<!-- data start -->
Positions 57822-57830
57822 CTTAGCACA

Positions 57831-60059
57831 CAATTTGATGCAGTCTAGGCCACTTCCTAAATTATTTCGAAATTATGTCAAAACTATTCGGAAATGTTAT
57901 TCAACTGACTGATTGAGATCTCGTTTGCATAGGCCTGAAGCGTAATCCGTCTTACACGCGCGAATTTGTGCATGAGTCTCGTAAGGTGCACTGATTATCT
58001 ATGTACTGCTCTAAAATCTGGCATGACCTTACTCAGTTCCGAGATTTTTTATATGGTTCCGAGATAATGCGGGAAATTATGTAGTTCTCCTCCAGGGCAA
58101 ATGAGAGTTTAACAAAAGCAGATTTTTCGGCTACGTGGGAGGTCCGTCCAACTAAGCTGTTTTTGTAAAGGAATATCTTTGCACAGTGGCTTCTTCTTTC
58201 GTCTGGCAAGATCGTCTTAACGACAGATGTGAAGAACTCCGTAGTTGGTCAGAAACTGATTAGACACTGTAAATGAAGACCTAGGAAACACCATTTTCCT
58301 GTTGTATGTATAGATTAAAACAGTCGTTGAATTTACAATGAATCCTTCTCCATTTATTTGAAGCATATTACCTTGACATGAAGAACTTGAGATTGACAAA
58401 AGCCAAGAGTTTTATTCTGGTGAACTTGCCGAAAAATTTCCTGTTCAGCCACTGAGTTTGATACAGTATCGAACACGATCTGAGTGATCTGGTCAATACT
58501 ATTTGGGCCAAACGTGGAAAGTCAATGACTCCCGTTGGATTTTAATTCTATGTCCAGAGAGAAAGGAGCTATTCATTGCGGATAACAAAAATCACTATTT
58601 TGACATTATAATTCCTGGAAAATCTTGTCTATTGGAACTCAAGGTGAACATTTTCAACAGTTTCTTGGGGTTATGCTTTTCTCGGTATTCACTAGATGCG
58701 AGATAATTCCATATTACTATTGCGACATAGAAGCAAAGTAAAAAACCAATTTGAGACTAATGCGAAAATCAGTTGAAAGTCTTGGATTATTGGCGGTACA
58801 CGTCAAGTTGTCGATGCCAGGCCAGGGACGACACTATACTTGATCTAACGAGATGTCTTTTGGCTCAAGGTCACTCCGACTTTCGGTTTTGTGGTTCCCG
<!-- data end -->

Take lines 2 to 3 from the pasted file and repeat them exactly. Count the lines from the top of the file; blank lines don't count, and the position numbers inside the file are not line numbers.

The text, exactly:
57822 CTTAGCACA

Positions 57831-60059